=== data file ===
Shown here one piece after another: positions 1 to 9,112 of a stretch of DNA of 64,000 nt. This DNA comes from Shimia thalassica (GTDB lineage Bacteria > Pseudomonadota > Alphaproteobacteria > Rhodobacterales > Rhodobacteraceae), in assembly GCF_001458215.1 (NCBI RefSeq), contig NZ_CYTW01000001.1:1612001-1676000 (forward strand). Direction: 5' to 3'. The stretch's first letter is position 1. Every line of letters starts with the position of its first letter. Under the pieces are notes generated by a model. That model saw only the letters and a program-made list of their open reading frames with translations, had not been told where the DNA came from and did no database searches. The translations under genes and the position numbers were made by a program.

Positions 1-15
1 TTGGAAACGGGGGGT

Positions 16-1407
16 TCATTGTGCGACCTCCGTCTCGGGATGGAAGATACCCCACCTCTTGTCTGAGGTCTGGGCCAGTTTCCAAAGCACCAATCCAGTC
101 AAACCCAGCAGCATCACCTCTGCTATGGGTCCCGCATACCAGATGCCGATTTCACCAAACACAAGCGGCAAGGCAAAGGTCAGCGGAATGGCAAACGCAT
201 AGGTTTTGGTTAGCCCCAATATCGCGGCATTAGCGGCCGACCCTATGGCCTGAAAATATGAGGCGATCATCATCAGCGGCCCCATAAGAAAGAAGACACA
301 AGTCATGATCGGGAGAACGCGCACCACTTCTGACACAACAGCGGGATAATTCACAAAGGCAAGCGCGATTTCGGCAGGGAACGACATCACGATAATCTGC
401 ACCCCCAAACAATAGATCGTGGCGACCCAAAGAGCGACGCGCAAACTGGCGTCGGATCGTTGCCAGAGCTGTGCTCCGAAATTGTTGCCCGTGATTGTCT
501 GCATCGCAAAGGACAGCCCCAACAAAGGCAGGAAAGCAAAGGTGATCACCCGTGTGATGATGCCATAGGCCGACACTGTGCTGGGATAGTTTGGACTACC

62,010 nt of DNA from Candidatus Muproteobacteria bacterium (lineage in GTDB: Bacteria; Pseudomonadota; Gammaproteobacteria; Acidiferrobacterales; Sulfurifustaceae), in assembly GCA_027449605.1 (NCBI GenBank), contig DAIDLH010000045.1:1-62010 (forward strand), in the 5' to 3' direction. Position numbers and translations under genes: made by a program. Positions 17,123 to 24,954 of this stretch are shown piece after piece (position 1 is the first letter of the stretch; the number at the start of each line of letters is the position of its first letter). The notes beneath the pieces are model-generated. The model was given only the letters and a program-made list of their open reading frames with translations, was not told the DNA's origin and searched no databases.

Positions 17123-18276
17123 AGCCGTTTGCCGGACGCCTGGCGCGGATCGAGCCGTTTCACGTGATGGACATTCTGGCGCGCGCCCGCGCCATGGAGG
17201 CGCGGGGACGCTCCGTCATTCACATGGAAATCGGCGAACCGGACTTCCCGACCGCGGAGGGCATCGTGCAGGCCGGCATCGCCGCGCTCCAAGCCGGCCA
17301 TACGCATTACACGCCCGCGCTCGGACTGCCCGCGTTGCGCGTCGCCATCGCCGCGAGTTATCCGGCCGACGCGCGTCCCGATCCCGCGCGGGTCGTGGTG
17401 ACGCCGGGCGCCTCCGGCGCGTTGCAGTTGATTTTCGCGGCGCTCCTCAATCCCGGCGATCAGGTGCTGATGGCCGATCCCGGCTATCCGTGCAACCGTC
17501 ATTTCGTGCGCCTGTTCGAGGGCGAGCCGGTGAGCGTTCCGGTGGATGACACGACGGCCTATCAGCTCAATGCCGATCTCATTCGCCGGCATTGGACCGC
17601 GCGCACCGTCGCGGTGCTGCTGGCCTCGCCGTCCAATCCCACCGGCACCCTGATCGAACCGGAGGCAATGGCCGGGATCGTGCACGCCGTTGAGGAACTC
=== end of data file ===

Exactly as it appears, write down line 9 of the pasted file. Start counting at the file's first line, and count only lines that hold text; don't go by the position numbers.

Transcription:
401 ACCCCCAAACAATAGATCGTGGCGACCCAAAGAGCGACGCGCAAACTGGCGTCGGATCGTTGCCAGAGCTGTGCTCCGAAATTGTTGCCCGTGATTGTCT